There are keener griefs than God. They come quietly, and in plain daylight, leaving us with nothing, and the means to feel it.
Christian Wiman in “This Mind of Dying” from Every Riven Thing: Poems
You would have graduated this year. Your peers celebrated and we did too. We thought of you and wondered, what could have been? For me I imagined the Facebook pictures from your family and friends. You with cap and gown on, the dimples as you smiled, and the deep yet slightly mischievous look in your eyes, as you thought about what was next.
What could have been is an interesting exercise. It is both self-defeating and hopeful. It helps us grieve the realities lived while at the same time helping us recognize the reality that has not borne fruit. I’ve found over the years that art and poetry help me process these “what might have been” moments. They giving me the images and words to see in healthier ways, dream in more constructive ways, and heal in scar laden ways. Such is the reality of what might have been’s.
Last year I decided not to write. I was unsure why? I told myself that after ten years I maybe had nothing else to say. Truth be told the griefs were mounting after many years of pastoral ministry and they were close to overwhelming. I thought of you often during those days and was reminded that you were alongside God and the communion and I was hopeful that you were interceding on my behalf. You asking God to help me out, help me continue what your leaving sealed in me.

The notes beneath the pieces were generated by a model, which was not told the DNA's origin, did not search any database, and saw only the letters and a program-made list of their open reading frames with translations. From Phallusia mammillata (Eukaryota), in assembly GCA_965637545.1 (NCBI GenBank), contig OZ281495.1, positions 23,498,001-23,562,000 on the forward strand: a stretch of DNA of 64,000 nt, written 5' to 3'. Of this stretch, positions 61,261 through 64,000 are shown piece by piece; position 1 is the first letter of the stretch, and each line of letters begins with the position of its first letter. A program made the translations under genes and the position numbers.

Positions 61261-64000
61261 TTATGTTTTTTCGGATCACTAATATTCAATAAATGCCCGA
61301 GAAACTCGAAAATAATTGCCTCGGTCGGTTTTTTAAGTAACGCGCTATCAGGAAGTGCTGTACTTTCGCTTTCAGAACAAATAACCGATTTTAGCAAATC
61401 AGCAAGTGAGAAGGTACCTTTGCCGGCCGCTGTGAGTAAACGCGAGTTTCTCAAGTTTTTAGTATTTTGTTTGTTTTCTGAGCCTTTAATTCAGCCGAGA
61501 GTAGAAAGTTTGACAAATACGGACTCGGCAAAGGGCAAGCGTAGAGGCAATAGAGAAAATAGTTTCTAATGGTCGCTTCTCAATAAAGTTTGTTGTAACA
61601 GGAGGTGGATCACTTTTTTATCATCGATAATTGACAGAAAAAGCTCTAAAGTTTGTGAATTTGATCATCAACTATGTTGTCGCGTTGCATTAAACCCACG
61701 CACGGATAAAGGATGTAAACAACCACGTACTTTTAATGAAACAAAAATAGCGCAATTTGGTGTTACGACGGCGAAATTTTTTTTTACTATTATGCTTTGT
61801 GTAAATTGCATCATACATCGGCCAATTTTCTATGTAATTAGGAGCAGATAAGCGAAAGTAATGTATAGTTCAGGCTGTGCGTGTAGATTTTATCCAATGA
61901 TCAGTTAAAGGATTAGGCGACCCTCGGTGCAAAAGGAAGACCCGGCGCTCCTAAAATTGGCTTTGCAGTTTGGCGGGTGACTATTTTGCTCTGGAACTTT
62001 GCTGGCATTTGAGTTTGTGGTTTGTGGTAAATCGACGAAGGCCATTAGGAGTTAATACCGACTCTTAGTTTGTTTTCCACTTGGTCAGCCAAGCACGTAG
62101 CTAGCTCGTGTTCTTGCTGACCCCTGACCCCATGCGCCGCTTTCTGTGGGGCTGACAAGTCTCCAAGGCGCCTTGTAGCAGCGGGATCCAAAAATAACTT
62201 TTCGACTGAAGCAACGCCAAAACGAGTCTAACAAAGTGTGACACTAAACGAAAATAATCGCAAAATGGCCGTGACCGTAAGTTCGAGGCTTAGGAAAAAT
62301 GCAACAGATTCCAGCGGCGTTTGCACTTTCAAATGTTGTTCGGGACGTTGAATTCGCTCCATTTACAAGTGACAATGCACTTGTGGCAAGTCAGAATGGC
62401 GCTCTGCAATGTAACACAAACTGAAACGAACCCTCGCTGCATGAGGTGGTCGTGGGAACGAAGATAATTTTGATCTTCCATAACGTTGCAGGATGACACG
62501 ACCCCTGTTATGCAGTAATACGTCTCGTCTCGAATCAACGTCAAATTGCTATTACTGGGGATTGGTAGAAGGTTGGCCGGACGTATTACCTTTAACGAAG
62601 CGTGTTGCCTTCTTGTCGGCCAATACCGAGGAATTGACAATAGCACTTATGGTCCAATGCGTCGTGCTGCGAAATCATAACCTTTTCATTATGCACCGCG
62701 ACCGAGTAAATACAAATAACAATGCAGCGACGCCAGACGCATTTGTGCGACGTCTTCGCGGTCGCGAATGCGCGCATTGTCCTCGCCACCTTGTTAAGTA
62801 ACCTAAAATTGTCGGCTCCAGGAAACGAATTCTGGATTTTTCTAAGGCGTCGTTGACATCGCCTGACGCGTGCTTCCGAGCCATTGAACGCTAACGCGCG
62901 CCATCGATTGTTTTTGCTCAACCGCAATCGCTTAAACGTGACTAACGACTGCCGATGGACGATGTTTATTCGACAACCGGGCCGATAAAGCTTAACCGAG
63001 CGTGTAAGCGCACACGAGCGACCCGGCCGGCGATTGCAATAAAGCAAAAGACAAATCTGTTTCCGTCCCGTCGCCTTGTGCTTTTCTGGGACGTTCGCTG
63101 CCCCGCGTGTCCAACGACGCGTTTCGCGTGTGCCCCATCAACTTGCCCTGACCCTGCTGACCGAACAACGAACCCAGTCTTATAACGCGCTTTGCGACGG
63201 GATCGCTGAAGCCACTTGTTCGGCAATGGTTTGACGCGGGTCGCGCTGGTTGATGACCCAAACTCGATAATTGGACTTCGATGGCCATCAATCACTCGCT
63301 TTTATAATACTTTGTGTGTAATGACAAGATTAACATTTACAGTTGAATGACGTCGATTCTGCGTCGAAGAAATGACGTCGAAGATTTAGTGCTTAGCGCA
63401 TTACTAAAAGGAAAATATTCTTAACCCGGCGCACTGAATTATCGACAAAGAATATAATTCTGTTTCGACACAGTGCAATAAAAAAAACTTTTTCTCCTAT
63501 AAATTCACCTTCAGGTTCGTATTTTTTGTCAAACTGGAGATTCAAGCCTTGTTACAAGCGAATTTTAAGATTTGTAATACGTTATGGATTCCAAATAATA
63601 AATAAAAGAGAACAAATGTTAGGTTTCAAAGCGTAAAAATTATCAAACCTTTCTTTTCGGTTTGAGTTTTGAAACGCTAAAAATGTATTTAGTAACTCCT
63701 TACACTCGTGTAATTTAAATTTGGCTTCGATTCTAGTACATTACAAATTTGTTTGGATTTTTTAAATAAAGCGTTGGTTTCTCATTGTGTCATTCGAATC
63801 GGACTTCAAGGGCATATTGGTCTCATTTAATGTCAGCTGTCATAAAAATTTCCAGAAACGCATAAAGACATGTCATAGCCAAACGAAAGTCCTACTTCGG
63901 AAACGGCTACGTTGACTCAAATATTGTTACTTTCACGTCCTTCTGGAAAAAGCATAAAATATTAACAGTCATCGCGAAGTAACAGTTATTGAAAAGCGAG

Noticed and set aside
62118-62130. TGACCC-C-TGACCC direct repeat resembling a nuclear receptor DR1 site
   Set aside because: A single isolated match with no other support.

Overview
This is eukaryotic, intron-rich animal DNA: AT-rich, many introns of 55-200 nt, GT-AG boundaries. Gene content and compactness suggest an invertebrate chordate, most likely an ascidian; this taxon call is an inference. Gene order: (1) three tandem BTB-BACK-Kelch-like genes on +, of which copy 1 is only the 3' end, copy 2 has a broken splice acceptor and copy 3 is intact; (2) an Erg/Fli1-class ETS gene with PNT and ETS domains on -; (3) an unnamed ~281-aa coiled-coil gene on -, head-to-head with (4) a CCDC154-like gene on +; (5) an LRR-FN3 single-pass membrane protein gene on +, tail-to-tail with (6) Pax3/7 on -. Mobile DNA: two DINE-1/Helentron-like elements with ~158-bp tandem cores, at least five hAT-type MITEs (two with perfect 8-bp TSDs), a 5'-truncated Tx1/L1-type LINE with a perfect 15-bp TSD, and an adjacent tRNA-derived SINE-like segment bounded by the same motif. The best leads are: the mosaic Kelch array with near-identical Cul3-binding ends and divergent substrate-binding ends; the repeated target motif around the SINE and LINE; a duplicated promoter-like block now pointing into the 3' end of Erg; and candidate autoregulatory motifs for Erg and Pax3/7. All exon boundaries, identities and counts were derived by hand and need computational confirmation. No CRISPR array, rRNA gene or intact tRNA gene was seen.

At the time I did not see it clearly. Too much grief, fear, failure, and loss. But also too many loves, connections, and rootedness. A few moments in those days reminded me of those hours when we waited and prayed. Again tears becoming beads in rosaries, supplication the mysteries, hours the repetition. God seeming so absent and yet so near. Though hopeful something deep within said that it would not turn out as we wished. And again it did not . . .
Today I find myself in a new place of ministry. A place that does not know your story just yet, maybe I should say “our story?” On my third day here I ended up having to make a hospital call. As I went down the hallway to my destination I passed by their Wall of Heroes and I though of you. Then just this past week the local LOPA (Louisiana Organ Procurement Agency) called the church and asked to meet with me so that we could meet and she could tell me all about what they do. I smiled and told her I looked forward to the conversation!
So, you found me again. Or better yet you reminded me again that you are with me always. Say hello to my Abuelo for me and to the other saints that I’ve had the honor to walk with. Intercede for me, that the “what might have been’s” become sources of hope, healing, and reminders that new life is always around the corner.